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Can someone explain what were the reasons generics were introduced in Java?

As far as I understand they were introduced so that you don't accidentally add the wrong type of object to a collection.

I kind of like the generics for collection but can't see why they were added for other classes too. I have seen some generic classes that make your head hurt and your eyes bleed.

So what are all the reasons generics were introduced (mainly for non collections)?


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Can you give an example where you think Generics don't fit? –  FRotthowe Aug 23 '10 at 6:36
@FRotthowe: I am not saying that they do not fit, all I am saying is that I saw some really complex examples and wanted to know if all the added complexity was justified just for some type checking –  user3332 Aug 23 '10 at 6:40
"some really complex examples". In the JDK? Or in some application code that was maybe ill-designed? You cannot blame generics itself for being abused sometimes. –  Thilo Aug 23 '10 at 6:43
It's really hard to answer questions about complex examples we can't see... –  cyborg Aug 23 '10 at 6:44
community wiki? –  bdhar Aug 23 '10 at 8:31

9 Answers 9

up vote 8 down vote accepted

Essentially type safety and convenience.

Java implements its generics by a mechanism known as type erasure which effectively replaces the generic definition with a non-generic definition at compile time. The reason this was done was to maintain API compatability between 1.4 and 1.5 - the collections API may well have been updated but if you accessed it in a non-generic way in 1.5 it would work the same.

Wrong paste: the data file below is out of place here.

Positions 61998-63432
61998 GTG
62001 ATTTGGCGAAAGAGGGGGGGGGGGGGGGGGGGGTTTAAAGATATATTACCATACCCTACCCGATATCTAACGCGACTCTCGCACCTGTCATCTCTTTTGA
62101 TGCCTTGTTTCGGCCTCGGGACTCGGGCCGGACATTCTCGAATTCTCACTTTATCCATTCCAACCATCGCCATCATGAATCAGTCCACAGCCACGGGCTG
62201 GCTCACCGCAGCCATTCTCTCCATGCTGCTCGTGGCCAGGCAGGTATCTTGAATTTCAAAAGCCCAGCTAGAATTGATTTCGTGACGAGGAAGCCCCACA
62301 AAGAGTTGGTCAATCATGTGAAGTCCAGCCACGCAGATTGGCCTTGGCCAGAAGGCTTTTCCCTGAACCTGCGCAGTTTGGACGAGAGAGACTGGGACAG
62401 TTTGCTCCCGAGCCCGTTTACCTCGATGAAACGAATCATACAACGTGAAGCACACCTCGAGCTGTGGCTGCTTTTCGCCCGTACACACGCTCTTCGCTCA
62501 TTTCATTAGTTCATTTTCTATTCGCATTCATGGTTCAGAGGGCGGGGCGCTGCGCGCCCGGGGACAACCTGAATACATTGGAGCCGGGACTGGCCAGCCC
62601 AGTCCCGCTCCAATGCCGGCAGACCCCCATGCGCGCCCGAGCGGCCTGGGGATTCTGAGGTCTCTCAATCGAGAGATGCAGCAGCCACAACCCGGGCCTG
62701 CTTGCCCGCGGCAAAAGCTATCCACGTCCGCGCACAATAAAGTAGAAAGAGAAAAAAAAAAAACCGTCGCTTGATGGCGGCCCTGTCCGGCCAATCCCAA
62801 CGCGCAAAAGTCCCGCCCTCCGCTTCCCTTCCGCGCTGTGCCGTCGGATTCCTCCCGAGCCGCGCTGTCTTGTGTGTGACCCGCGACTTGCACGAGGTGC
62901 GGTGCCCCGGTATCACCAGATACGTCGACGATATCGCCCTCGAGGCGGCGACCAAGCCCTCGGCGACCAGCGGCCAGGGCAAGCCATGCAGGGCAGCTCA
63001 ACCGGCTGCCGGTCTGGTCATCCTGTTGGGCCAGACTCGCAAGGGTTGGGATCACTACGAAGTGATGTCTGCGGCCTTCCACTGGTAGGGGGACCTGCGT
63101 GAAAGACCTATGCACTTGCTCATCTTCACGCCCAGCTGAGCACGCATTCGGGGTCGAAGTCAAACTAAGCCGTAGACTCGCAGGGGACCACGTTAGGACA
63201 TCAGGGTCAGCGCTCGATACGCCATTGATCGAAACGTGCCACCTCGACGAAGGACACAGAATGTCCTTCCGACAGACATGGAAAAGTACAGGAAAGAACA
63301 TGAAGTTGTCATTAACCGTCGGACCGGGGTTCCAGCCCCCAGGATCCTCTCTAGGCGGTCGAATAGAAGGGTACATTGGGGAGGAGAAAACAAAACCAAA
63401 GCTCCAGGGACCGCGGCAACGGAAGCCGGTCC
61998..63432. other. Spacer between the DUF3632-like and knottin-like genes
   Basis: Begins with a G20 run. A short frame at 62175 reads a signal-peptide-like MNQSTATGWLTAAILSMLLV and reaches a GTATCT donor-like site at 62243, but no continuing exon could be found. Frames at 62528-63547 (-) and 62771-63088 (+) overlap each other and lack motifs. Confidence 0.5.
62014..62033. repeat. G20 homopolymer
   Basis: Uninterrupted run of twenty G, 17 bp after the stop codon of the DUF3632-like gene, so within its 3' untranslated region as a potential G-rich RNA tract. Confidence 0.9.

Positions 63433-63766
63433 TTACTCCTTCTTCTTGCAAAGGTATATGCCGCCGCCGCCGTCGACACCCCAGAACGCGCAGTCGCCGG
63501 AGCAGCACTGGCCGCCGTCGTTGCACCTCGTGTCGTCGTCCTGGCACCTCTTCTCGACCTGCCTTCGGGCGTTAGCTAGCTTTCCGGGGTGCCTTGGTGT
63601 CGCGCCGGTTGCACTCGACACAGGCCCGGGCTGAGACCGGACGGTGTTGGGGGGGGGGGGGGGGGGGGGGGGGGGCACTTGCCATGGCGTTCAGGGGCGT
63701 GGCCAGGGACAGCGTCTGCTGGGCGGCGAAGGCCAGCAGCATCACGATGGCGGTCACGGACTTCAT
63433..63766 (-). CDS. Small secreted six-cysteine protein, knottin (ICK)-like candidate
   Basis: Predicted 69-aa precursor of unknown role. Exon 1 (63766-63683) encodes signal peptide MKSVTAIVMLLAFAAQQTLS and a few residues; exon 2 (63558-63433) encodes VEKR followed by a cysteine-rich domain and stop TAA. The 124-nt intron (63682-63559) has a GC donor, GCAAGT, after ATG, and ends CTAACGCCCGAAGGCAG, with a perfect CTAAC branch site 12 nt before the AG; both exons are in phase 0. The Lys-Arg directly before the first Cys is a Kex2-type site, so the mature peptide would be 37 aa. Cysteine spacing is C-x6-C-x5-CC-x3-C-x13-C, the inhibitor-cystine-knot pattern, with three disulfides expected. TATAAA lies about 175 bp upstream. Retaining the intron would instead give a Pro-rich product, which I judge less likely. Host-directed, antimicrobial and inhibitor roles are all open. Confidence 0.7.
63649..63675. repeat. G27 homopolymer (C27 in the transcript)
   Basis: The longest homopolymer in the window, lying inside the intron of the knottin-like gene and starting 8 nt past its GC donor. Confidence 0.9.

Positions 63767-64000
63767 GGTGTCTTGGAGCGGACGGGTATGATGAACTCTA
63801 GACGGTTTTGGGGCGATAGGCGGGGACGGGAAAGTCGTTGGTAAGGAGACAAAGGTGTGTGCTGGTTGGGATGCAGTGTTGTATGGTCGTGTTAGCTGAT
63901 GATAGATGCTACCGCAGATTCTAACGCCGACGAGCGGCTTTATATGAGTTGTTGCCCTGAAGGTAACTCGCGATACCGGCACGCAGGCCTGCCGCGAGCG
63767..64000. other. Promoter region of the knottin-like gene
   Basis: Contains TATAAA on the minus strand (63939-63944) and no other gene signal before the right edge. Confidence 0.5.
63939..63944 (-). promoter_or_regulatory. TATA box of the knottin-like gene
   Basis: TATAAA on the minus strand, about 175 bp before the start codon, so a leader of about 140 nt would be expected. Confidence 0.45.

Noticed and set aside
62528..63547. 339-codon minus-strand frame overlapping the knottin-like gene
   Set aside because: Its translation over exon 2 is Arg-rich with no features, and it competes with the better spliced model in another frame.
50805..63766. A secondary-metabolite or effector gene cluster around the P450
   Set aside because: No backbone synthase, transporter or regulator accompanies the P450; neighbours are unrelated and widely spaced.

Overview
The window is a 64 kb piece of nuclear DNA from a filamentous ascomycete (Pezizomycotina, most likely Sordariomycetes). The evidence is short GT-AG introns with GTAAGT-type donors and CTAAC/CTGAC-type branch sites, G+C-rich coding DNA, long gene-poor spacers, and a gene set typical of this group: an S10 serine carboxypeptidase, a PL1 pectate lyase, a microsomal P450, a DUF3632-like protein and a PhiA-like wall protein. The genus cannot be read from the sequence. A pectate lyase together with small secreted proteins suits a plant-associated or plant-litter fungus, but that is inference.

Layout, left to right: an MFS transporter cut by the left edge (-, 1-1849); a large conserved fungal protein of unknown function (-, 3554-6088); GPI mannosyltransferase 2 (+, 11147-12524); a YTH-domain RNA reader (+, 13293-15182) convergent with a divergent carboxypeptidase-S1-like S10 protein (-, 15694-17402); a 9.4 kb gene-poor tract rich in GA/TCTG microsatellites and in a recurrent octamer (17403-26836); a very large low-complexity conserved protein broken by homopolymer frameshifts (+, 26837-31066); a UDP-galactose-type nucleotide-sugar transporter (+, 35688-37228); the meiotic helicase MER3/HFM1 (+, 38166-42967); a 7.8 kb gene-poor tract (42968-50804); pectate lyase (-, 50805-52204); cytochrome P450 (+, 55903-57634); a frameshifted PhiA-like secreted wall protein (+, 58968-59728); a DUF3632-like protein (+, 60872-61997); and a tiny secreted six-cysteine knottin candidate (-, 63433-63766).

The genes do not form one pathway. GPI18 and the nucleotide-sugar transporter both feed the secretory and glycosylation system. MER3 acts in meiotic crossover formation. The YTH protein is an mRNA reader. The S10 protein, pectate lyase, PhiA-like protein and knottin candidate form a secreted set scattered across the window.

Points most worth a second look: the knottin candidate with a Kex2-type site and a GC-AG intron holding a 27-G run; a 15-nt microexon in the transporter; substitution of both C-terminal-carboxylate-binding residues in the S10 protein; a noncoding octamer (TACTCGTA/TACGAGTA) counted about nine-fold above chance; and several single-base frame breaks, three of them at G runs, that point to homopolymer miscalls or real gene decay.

The difference was that if you intended a collection to only contain particular types of objects you could explictly encode that requirement in your APIs and avoid issues such as receiving a list with the wrong type of objects in it - and also the need to have to explictly cast those objects making your code simpler to read and less error prone.

You would use the generics for essentially the same reasons as when they are used with collections - when you need to say that an object is a composite of other objects, but that there may be a range of types possible for that composition and that once bound the addition of these new objects implies a new composite type disimilar to other similar composites. That is to say a list of strings is similar in type to a list of integers but they are no longer compatable with each other.